HIV Diagnosis At Its Peak In Eastern Europe

Simon Moss
December 1, 2018

More than 130,000 people were newly diagnosed with HIV a year ago in Eastern Europe, the highest rate ever for the region, while the number of new cases in Western Europe declined, global public health experts said on Wednesday. The 19,000 new HIV infections among people aged 15-24 in 2017 was only about 9 per cent smaller than the 2010 figure, as opposed to other regions where reductions up to 25 per cent have been observed.

The number of people newly diagnosed with the infection fell by 17%, from 5,280 in 2016 to 4,363 in 2017. Man-to-man sex, meanwhile, is the main cause in the European Economic Area and the European Union. Many countries fail to recognize that raising awareness among young people and offering them better access to early HIV testing are critical.

'My call to governments, ministers of health and decision-makers is bold: scale up your response now, ' Dr Zsuzsanna Jakab, WHO Europe director, said.

"We need to unite to avert a full-blown HIV epidemic by taking immediate preventive measures, encourage HIV testing and treatment, and addressing HIV associated stigma and discrimination to reduce the number of new HIV infections".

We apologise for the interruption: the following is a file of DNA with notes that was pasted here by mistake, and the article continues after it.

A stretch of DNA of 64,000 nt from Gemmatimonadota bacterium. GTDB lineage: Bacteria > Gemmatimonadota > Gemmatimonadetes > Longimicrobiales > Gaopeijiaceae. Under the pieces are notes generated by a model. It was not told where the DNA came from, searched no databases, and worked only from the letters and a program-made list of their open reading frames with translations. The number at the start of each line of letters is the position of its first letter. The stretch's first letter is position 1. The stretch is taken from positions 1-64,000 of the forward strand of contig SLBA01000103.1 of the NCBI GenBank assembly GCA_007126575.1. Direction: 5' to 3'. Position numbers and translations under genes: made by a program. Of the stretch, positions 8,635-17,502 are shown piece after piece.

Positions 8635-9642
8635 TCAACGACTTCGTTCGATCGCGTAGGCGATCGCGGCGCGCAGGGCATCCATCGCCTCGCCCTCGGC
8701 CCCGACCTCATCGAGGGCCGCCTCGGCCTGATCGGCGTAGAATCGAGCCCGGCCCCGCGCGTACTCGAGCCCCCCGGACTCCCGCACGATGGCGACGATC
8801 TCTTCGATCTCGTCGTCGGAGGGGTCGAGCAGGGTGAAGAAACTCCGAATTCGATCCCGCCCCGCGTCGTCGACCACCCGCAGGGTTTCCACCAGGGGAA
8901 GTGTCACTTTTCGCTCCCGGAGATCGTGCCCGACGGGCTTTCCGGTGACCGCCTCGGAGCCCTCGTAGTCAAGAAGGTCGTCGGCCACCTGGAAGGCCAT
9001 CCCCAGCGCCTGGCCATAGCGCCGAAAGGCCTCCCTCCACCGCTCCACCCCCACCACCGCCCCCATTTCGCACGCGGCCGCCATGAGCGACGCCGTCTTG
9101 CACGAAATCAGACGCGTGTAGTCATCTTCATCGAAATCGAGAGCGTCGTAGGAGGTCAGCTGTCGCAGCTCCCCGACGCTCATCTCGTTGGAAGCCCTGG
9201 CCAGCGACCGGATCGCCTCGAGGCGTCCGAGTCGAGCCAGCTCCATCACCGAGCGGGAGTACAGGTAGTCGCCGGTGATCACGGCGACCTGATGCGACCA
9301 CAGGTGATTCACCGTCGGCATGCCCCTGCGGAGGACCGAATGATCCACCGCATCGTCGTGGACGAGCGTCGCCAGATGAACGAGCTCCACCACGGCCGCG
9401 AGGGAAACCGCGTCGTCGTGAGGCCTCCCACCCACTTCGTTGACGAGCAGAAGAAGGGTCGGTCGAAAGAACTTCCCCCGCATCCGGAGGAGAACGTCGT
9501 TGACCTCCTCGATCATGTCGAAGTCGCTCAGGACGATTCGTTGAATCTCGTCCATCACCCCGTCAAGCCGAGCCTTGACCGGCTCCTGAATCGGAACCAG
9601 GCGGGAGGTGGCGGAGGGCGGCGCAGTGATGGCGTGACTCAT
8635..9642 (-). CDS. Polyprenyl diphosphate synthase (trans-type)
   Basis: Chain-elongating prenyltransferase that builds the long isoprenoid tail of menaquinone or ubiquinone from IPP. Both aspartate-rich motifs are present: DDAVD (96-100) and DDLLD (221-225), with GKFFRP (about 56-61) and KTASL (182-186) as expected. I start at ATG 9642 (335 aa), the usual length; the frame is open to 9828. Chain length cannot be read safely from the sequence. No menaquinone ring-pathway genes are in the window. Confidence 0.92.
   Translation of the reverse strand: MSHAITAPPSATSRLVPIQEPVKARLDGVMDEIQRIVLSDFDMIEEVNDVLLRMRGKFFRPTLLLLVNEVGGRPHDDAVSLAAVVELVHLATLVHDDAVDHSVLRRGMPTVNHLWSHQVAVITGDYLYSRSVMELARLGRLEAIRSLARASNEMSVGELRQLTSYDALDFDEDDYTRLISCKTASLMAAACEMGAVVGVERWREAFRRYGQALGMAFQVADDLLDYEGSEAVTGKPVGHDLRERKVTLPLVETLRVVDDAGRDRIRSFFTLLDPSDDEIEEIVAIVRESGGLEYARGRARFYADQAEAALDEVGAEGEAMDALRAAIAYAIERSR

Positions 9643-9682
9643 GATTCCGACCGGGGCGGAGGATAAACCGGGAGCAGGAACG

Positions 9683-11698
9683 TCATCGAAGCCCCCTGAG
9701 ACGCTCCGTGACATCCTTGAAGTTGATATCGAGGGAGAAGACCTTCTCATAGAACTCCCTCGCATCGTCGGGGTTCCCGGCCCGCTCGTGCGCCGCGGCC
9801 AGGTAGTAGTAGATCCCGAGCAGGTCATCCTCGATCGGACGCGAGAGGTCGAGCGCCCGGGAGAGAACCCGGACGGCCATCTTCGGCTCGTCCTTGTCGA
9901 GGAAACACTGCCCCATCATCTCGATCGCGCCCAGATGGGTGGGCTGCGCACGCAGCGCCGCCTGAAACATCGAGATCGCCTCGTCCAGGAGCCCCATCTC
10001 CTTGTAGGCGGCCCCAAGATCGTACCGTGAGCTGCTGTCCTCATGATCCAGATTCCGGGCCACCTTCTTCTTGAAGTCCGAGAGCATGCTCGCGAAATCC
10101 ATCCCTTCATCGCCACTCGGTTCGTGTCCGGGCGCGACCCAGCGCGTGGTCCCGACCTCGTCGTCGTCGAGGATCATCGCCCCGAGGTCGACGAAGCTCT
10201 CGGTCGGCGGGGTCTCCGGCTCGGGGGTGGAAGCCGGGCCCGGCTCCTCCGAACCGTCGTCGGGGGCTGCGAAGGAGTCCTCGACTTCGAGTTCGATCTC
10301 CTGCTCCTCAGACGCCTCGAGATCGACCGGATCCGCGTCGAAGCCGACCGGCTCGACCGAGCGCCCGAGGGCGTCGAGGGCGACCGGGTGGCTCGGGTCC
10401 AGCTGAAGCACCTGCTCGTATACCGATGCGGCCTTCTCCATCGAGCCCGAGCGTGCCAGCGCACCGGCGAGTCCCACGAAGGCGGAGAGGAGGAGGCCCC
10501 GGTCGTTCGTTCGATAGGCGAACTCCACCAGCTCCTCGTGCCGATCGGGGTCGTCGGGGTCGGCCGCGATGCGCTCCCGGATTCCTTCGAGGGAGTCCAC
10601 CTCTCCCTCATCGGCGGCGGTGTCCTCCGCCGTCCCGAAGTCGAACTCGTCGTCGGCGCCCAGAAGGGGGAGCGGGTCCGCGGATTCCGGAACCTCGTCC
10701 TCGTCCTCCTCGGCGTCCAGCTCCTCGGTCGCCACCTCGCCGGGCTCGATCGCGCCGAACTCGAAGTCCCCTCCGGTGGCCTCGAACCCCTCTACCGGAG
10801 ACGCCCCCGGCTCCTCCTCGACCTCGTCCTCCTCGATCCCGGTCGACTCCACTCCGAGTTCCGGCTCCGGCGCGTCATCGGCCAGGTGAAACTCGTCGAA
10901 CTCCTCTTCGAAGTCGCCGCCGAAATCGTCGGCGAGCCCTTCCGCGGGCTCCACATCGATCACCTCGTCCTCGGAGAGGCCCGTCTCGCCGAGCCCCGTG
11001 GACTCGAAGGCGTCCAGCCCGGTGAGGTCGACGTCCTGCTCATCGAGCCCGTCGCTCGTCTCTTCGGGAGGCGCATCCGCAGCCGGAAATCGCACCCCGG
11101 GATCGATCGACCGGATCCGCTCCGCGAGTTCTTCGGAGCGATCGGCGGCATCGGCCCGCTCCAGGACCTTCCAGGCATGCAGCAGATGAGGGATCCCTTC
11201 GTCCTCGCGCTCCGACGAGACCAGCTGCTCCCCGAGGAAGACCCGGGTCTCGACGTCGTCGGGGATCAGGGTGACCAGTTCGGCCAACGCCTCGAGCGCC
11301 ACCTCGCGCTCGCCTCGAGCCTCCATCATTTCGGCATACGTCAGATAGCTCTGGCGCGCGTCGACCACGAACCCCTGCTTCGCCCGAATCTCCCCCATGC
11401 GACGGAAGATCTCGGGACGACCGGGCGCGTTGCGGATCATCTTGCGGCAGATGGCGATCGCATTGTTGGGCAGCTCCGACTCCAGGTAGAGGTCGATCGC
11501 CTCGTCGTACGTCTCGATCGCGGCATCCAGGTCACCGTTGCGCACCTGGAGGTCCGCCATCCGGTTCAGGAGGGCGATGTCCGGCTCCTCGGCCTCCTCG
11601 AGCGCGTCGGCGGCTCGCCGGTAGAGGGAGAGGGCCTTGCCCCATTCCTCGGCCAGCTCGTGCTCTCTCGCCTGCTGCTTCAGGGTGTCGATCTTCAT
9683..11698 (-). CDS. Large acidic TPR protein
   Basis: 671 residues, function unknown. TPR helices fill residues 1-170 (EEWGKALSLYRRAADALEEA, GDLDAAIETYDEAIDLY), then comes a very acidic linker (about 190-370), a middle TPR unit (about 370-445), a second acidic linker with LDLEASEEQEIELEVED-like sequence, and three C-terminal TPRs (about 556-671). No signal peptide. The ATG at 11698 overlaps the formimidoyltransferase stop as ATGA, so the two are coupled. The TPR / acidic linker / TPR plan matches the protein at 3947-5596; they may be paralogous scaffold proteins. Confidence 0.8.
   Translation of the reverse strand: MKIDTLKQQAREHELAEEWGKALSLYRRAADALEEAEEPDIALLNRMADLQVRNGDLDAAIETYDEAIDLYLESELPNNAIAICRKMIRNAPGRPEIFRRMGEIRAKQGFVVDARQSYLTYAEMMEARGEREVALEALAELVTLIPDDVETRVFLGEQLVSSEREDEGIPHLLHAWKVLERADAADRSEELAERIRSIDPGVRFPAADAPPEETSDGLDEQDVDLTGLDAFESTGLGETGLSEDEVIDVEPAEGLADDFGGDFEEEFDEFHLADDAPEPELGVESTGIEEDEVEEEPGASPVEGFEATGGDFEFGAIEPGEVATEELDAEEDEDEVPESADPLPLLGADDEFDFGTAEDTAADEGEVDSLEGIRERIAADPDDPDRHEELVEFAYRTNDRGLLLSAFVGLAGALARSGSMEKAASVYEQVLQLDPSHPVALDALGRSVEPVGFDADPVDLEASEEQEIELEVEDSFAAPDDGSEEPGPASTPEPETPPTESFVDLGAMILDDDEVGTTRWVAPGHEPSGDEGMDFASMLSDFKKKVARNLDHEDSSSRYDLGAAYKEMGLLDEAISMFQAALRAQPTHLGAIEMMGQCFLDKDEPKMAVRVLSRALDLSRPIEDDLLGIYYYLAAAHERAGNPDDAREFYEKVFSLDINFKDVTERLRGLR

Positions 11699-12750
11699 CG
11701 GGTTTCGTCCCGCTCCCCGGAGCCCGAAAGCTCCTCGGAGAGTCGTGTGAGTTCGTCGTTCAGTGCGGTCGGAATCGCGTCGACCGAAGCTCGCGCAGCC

People can not get an Aids diagnosis unless they are already HIV positive.

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Of new HIV diagnoses in the eastern part of the Region, 59% are reported to be from heterosexual transmission.

The latest figures from PHE show that in 2017, 92% of people living with HIV in the United Kingdom have been diagnosed, 98% of those diagnosed were on treatment, and 97% of those on treatment were virally suppressed. This translates into a decline from a rate of 6.9 per 100 000 population in 2008, to 6.2 per 100 000 in 2017. The full extent and consequences of the lack of effective, quality HIV prevention and treatment services for adolescents are unknown because many countries do not publish HIV estimates. Positive not only that the increase in case numbers in 2017 was as strong as in the previous year, according to the Report.

The momentum to revamp political commitment to end AIDS by 2030 has never been so strong in the European Region.

Consequently, the report emphasizes that new infections would have to decline by 78 percent by 2020 in order to meet specific World Health Organization and Joint United Nations Program on HIV/AIDS objectives.

"The increasing trend in new HIV diagnoses continued for the Region overall, despite decreasing rates of new diagnoses in the EU/EEA", the executive summary posted on the ECPCD website reads. The Common Position, coordinated by World Health Organization, is an unprecedented step by the United Nations to scale up efforts by 2030, as demanded by SDG 3.

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